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Tell Your Own Story Before Others Tell It For You

3 min read

We human beings are hard-wired for narrative. In the absence of a story, we will make one up. Tell your story first.

Years ago I was facilitating a training program around leadership presence with participants from different companies all over the country. The program started at 8:30. At 8:35 I had seven out of eight participants, so we began.

At 8:50 the conference room door opened and in rushed number eight.

I knew from my participant list that she was a Vice President at a top-drawer financial services firm in New York City. She was impeccably dressed in a black suit and Prada shoes. She looked like a model playing an executive. And she was on her cell phone.

She stood in the back of the room, speaking tersely to whoever was on the line. The energy in the room shifted to something I would call “tense tolerance” while Pam (not her real name) finished her conversation. When she finally joined us, she sat in her chair looking at her shoes and frowning.

I could pause here in the story to make a teaching point. If you have taken a Leading with Presence workshop, you know that personal stories can hold multiple messages. For example, I could point out that negative energy can be really contagious, or sometimes it’s more important to be present in the moment than to get stuff done.

What I find more interesting, and sobering, is what started to happen within me and within the other participants. We started to make up stories in our heads about this woman. My story was about a stuck-up New Yorker who couldn’t be bothered to be present for a seminar she clearly needed—I assumed that her boss had probably forced her to be here. Judging from the faces of the others when Pam spoke, their stories were no less flattering.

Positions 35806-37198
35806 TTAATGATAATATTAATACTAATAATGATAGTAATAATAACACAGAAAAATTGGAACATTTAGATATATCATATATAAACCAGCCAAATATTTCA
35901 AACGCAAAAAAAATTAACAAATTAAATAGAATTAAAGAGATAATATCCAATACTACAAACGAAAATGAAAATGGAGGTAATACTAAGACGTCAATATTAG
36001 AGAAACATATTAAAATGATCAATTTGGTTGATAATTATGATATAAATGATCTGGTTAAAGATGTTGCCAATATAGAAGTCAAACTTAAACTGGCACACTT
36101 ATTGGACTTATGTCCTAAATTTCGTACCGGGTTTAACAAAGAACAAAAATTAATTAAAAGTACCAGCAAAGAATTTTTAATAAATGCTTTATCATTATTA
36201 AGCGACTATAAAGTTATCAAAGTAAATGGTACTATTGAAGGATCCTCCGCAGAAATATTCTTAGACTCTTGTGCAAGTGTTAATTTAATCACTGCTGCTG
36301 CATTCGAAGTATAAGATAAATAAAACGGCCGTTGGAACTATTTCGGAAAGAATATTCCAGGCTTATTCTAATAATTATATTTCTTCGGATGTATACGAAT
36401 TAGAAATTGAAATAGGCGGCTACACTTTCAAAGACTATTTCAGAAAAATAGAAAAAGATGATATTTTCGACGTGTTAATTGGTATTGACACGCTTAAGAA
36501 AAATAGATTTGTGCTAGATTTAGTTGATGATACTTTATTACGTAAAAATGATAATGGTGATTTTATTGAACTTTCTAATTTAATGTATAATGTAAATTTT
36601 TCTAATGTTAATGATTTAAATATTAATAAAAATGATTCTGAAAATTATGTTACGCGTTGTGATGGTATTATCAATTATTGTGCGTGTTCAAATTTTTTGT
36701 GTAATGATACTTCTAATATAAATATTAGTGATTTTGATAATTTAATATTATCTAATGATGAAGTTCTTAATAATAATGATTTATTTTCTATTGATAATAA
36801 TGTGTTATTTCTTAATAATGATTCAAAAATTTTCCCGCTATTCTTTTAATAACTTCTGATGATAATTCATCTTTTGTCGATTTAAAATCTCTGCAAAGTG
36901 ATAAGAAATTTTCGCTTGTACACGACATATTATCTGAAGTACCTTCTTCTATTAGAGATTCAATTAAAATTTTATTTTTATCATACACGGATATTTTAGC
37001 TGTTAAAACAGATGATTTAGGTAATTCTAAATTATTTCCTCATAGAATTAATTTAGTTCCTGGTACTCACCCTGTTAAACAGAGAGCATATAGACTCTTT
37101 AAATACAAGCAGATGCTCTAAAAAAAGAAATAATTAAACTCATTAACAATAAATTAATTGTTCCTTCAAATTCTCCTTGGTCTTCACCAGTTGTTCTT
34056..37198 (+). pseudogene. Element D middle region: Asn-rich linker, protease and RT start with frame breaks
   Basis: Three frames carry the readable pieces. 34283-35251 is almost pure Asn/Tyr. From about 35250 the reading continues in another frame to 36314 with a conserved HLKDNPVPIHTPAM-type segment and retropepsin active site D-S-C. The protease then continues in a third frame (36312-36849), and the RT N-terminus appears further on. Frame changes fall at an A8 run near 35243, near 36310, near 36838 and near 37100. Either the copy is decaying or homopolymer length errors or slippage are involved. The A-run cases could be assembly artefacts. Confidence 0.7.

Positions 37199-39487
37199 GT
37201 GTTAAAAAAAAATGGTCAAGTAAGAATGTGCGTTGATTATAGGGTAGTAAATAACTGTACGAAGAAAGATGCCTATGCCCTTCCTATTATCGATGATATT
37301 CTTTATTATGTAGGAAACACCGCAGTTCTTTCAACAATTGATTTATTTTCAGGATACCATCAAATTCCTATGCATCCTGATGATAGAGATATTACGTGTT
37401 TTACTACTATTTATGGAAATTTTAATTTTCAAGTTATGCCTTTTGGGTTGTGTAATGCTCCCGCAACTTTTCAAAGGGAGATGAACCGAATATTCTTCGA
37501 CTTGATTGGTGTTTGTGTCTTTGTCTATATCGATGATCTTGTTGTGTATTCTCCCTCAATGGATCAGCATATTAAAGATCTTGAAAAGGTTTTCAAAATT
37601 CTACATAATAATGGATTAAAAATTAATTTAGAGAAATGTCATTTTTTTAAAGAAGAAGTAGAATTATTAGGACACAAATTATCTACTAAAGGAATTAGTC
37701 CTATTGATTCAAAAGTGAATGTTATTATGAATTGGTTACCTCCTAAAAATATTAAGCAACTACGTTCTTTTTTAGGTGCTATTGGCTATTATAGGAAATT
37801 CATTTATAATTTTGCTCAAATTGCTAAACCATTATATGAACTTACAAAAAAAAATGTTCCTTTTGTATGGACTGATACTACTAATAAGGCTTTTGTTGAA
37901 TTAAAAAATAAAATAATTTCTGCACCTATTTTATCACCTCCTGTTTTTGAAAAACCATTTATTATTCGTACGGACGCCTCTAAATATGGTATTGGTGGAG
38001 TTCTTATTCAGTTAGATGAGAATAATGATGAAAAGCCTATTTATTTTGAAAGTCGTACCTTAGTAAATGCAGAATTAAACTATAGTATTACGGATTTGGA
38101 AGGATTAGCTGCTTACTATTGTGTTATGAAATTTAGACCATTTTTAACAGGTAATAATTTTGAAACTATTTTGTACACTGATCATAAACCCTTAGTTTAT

I tried to catch her during a break; she was constantly on her phone and late coming back to the room. My irritation rose.

That afternoon we moved into an exercise wherein participants identify significant moments from their lives that directly forged their leadership styles. This exercise tends to be transformational, as people make connections between who they were as a child and young adult and who they are now as a leader.

When it was Pam’s turn, she described a childhood in poverty, raised by a single mother who had immigrated to America from Vietnam. The one message that Pam’s mother repeated over and over again was “Work is the most important thing you can do. Make sure you can take care of yourself so you don’t end up like me.”

As Pam spoke, you could practically feel the air going out of the room. Our stories about her were deflated. Then new air was pumped in—air that was filled with empathy and curiosity. Pam started to bring her head up in the circle and make eye contact; her participation and energy rose. Opening herself had allowed her to be more present. In turn, the rest of the group opened their body language to Pam; they uncrossed their arms and leaned forward as she spoke.

During the end-of-day debrief, an executive at a government agency captured the teaching point exactly: “It’s very hard to think badly of someone who has opened themselves to you.”

We human beings are hard-wired for narrative. In the absence of a story, we will make one up. Tell your story first.

Set the record straight. Your people will follow you, because as leadership guru Noel Tichy said, leadership is autobiographical: If I don’t know you as a person, how do I know you as a leader?

 

This blog was originally published on March 10, 2011 and was updated August 1, 2017 for accuracy.

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